The American Cancer Society (ACS) has updated guidelines for those at average risk of bowel cancer to begin screening from age 45 (previously age 50), in response to the increasing rates of the disease in young and middle-aged populations.
A major analysis conducted by the ACS, found people born in 1990 have double the risk of colon cancer and quadruple the risk of rectal cancer compared to those born in 1950.
Experts have concluded more lives will be saved if bowel cancer screening begins at age 45 for people at average risk of developing the disease.
Screening can be done annually using an at-home faecal immunochemical test (FIT) (bowel cancer screening test – i.e. BowelScreen Australia) or once every ten years through colonoscopy.
To successfully complete the screening process, the new guidelines stress that a positive FIT must be followed up by timely colonoscopy.
The 2018-19 Federal Budget will provide $35 million over four years for a national partnership with State and Territory governments to fund the follow-up of people who have received a positive at-home bowel cancer screening test result and are not recorded as having attended a follow-up appointment with a health professional.
Between January 2015 and December 2016, 3.2 million people were invited to participate, but only 1.3 million (40.9%) took up the offer and completed the test.
However, of those who received a positive screen, only 68% reported having a follow-up diagnostic assessment.
Three weeks prior to Bowel Cancer Awareness Month (June 1 – 30), the 2018 annual National Bowel Cancer Screening Program (NBCSP) monitoring report has been released.
Since the program began in August 2006, about 4.4 million NBCSP screening tests have been completed.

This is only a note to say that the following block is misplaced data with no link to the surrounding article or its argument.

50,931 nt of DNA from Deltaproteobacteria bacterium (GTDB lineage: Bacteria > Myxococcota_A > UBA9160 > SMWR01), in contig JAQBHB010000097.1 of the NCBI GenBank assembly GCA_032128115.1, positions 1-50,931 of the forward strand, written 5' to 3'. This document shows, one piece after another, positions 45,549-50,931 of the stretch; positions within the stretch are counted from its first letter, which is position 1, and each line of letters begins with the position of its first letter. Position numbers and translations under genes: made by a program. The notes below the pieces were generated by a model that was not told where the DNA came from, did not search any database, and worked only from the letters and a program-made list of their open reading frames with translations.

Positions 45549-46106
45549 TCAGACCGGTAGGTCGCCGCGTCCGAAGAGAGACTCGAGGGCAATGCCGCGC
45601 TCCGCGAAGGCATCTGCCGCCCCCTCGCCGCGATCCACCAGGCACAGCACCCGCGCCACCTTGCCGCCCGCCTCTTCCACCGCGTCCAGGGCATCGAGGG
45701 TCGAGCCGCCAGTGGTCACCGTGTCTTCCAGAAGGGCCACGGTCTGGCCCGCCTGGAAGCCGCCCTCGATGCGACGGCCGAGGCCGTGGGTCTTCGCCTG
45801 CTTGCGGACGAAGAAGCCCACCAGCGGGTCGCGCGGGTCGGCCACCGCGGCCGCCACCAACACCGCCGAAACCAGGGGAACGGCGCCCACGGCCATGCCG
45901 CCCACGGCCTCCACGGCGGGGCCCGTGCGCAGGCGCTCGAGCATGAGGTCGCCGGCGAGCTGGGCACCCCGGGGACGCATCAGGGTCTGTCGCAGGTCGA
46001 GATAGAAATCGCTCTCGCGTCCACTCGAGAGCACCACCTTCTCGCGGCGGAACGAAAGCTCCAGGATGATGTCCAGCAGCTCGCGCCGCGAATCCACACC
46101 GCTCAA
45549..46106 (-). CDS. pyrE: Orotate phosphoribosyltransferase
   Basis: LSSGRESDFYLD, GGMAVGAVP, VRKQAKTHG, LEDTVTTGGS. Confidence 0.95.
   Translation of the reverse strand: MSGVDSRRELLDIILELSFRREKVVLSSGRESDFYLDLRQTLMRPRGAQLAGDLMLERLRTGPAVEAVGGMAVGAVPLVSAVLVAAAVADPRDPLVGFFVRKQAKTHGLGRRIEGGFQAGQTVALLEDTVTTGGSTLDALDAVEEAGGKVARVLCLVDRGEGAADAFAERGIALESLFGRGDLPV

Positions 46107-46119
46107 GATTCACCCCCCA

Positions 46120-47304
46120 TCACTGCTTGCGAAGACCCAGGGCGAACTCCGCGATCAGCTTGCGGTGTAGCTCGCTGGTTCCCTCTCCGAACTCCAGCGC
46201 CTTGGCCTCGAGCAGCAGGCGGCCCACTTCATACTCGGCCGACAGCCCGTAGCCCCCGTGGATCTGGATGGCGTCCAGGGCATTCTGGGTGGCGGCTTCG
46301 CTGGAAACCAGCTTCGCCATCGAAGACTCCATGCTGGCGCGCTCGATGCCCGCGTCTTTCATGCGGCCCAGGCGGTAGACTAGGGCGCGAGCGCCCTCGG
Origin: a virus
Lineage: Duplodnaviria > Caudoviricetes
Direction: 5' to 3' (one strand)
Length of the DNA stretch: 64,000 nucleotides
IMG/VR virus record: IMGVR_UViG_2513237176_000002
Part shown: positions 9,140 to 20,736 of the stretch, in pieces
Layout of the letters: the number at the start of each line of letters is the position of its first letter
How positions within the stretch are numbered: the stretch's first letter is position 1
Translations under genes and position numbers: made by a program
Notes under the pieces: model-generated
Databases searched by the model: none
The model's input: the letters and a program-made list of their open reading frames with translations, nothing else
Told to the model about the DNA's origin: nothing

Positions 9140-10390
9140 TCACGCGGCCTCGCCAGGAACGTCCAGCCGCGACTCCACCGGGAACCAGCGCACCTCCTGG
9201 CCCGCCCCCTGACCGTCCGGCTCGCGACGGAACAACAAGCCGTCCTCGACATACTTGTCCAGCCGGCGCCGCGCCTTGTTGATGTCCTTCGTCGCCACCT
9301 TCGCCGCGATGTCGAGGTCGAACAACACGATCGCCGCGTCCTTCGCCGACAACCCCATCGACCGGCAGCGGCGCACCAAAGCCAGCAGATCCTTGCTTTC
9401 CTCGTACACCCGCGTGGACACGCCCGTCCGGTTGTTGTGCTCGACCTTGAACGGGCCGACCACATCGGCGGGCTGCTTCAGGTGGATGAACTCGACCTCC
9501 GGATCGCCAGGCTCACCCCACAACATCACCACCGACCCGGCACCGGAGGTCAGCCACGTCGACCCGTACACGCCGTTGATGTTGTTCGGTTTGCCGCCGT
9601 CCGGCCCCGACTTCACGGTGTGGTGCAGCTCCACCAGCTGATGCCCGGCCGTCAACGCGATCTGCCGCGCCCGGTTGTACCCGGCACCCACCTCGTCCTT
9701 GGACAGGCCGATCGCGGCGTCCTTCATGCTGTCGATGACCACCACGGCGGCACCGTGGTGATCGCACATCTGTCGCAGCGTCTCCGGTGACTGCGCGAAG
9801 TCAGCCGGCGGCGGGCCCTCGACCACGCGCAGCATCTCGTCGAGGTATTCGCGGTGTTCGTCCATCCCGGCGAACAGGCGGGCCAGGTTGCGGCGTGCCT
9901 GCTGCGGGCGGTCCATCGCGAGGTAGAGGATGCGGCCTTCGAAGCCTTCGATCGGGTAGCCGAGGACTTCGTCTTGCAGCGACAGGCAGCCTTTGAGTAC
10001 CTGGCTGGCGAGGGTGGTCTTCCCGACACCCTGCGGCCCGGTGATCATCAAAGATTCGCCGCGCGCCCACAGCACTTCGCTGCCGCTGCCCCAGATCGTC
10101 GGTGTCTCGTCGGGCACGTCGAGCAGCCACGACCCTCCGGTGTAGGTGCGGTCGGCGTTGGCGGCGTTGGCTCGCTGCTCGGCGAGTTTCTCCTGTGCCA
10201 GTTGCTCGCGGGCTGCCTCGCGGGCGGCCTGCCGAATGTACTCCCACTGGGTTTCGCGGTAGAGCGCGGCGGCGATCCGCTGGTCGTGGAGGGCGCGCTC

New data released by the Australian Institute of Health and Wellness (AIHW) today revealed on average, only 4-in-10 people (40.9%) who received a taxpayer-funded test from the National Bowel Cancer Screening Program (NBCSP) in the mail used it during 2015-16.
Participation varied from as low as 28.5% in the Primary Health Network area of the Northern Territory to 49% in Gippsland, Victoria.
By comparison, participation in the national breast and cervical screening programs averaged around 55%, but participation in bowel cancer screening continues to lag.
On the 18th of February, outback runner Jenna Brook will begin her Running for Bums challenge, a 4500-kilometre journey that will take her from the South East Cape of Tasmania to the tip of Cape York in Queensland.
“While running more than 100 marathons in just 4 months is a daunting prospect, it is made somewhat easier by being in aid of Bowel Cancer Australia and helping to raise awareness of Australia's second biggest cancer killer along the way,” said Jenna.